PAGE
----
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From Evan Sparks <evan.spa...@gmail.com>
Subject Re: Gradient Descent with large model size
Date Sat, 17 Oct 2015 21:23:49 GMT
Yes, remember that your bandwidth is the maximum number of bytes per second that can be shipped
to the driver. So if you've got 5 blocks that size, then it looks like you're basically saturating
the network. 

Aggregation trees help for many partitions/nodes and butterfly mixing can help use all of
the network resources. I have seen implementations of butterfly mixing in spark but don't
know if we've got one in mainline. Zhao and Canny's work [1] details this approach in the
context of model fitting. 

At any rate, for this type of ANN work with huge models in *any* distributed setting, you're
going to need to get faster networking (most production deployments I know of either have
10 gigabit Ethernet or 40 gigabit infiniband links), or figure out a way to decrease frequency
or density of updates. Both would be even better. 

[1] http://www.cs.berkeley.edu/~jfc/papers/13/butterflymixing.pdf

> On Oct 17, 2015, at 12:47 PM, Joseph Bradley <joseph@databricks.com> wrote:
> 
> The decrease in running time from N=6 to N=7 makes some sense to me; that should be when
tree aggregation kicks in.  I'd call it an improvement to run in the same ~13sec increasing
from N=6 to N=9.
> 
> "Does this mean that for 5 nodes with treeaggreate of depth 1 it will take 5*3.1~15.5
seconds?"
> --> I would guess so since all of that will be aggregated on the driver, but I don't
know enough about Spark's shuffling/networking to say for sure.  Others may be able to help
more.
> 
> Your numbers do make me wonder if we should examine the structure of the tree aggregation
more carefully and see if we can improve it.  https://issues.apache.org/jira/browse/SPARK-11168
> 
> Joseph
> 
>> On Thu, Oct 15, 2015 at 7:01 PM, Ulanov, Alexander <alexander.ulanov@hpe.com>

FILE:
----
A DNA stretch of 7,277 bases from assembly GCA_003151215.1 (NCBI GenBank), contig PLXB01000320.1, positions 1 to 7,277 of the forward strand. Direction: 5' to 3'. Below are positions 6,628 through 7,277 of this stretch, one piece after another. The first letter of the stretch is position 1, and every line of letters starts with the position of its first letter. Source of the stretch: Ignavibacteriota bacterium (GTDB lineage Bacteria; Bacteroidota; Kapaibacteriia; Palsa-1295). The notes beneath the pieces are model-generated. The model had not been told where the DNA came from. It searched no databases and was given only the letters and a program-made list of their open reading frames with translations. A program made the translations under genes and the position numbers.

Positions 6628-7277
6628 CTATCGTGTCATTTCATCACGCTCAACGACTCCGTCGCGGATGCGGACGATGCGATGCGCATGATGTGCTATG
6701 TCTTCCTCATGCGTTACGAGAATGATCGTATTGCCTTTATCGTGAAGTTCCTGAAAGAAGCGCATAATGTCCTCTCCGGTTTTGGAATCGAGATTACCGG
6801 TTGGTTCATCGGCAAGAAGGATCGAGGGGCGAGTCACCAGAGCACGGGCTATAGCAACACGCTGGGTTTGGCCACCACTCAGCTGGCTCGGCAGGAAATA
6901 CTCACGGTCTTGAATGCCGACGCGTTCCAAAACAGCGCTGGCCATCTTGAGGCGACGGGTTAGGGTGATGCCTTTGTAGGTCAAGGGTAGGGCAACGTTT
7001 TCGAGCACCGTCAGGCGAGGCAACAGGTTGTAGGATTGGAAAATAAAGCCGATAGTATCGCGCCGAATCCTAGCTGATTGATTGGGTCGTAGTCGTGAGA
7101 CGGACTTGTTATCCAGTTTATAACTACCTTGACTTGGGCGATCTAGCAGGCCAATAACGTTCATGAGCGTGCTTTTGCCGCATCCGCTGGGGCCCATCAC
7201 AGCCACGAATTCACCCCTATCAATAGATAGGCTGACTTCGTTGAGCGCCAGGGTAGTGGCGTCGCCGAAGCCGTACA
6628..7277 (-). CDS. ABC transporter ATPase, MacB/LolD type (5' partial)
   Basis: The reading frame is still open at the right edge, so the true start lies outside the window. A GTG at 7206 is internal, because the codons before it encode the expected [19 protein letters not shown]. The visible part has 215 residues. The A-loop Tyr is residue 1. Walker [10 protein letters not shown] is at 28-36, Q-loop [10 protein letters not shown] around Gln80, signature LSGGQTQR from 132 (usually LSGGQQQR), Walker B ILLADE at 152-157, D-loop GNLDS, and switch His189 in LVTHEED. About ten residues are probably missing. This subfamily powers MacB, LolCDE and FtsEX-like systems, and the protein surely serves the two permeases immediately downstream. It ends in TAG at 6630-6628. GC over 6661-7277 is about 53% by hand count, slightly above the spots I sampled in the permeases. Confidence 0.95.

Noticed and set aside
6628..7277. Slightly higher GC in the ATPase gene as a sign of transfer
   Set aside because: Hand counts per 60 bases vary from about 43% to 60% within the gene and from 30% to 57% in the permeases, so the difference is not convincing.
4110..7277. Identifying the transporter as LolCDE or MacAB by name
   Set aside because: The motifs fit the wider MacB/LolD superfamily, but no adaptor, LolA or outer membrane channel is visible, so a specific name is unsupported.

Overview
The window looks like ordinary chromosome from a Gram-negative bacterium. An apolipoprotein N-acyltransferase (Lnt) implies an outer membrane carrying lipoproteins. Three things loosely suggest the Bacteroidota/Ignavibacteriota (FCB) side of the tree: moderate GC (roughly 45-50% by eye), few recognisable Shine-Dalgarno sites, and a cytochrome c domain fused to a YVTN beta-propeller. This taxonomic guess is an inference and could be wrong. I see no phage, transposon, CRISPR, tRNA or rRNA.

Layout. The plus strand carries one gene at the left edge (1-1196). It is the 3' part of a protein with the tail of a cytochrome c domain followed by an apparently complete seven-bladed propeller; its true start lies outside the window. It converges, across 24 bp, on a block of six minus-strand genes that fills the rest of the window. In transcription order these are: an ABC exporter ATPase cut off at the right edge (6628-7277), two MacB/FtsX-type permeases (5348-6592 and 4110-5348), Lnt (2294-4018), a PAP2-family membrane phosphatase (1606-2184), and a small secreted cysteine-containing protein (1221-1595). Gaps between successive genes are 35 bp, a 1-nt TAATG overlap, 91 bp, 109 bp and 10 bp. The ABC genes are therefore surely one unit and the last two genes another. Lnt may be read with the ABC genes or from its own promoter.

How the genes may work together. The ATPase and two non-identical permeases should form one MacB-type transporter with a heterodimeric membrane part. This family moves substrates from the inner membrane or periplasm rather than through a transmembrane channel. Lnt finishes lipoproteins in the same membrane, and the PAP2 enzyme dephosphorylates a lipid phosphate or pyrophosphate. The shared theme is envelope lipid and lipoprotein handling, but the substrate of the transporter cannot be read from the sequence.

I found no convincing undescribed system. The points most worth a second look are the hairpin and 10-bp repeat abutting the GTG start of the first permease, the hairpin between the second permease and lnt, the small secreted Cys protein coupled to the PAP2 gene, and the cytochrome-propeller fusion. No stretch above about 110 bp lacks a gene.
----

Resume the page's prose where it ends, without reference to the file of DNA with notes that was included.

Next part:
wrote:
>> Hi Joseph,
>> 
>>  
>> 
>> There seems to be no improvement if I run it with more partitions or bigger depth:
>> 
>> N = 6 Avg time: 13.491579108666668
>> 
>> N = 7 Avg time: 8.929480508
>> 
>> N = 8 Avg time: 14.507123471999998
>> 
>> N= 9 Avg time: 13.854871645333333
>> 
>>  
>> 
>> Depth = 3
>> 
>> N=2 Avg time: 8.853895346333333
>> 
>> N=5 Avg time: 15.991574924666667
>> 
>>  
>> 
>> I also measured the bandwidth of my network with iperf. It shows 247Mbit/s. So the
transfer of 12M array of double message should take 64 * 12M/247M~3.1s. Does this mean that
for 5 nodes with treeaggreate of depth 1 it will take 5*3.1~15.5 seconds?
>> 
>>  
>> 
>> Best regards, Alexander
>> 
>> From: Joseph Bradley [mailto:joseph@databricks.com] 
>> Sent: Wednesday, October 14, 2015 11:35 PM
>> To: Ulanov, Alexander
>> Cc: dev@spark.apache.org
>> Subject: Re: Gradient Descent with large model size
>> 
>>  
>> 
>> For those numbers of partitions, I don't think you'll actually use tree aggregation.
 The number of partitions needs to be over a certain threshold (>= 7) before treeAggregate
really operates on a tree structure:
>> 
>> https://github.com/apache/spark/blob/9808052b5adfed7dafd6c1b3971b998e45b2799a/core/src/main/scala/org/apache/spark/rdd/RDD.scala#L1100
>> 
>>  
>> 
>> Do you see a slower increase in running time with more partitions?  For 5 partitions,
do you find things improve if you tell treeAggregate to use depth > 2?
>> 
>>  
>> 
>> Joseph
>> 
>>  
>> 
>> On Wed, Oct 14, 2015 at 1:18 PM, Ulanov, Alexander <alexander.ulanov@hpe.com>
wrote:
>> 
>> Dear Spark developers,
>> 
>>  
>> 
>> I have noticed that Gradient Descent is Spark MLlib takes long time if the model
is large. It is implemented with TreeAggregate. I’ve extracted the code from GradientDescent.scala
to perform the benchmark. It allocates the Array of a given size and the aggregates it:
>> 
>>  
>> 
>> val dataSize = 12000000
>> 
>> val n = 5
>> 
>> val maxIterations = 3
>> 
>> val rdd = sc.parallelize(0 until n, n).cache()
>> 
>> rdd.count()
>> 
>> var avgTime = 0.0
>> 
>> for (i <- 1 to maxIterations) {
>> 
>>   val start = System.nanoTime()
>> 
>>   val result = rdd.treeAggregate((new Array[Double](dataSize), 0.0, 0L))(
>> 
>>         seqOp = (c, v) => {
>> 
>>           // c: (grad, loss, count)
>> 
>>           val l = 0.0
>> 
>>           (c._1, c._2 + l, c._3 + 1)
>> 
>>         },
>> 
>>         combOp = (c1, c2) => {
>> 
>>           // c: (grad, loss, count)
>> 
>>           (c1._1, c1._2 + c2._2, c1._3 + c2._3)
>> 
>>         })
>> 
>>   avgTime += (System.nanoTime() - start) / 1e9
>> 
>>   assert(result._1.length == dataSize)
>> 
>> }
>> 
>> println("Avg time: " + avgTime / maxIterations)
>> 
>>  
>> 
>> If I run on my cluster of 1 master and 5 workers, I get the following results (given
the array size = 12M):
>> 
>> n = 1: Avg time: 4.555709667333333
>> 
>> n = 2 Avg time: 7.059724584666667
>> 
>> n = 3 Avg time: 9.937117377666667
>> 
>> n = 4 Avg time: 12.687526233
>> 
>> n = 5 Avg time: 12.939526129666667
>> 
>>  
>> 
>> Could you explain why the time becomes so big? The data transfer of 12M array of
double should take ~ 1 second in 1Gbit network. There might be other overheads, however not
that big as I observe.
>> 
>> Best regards, Alexander
>> 
> 

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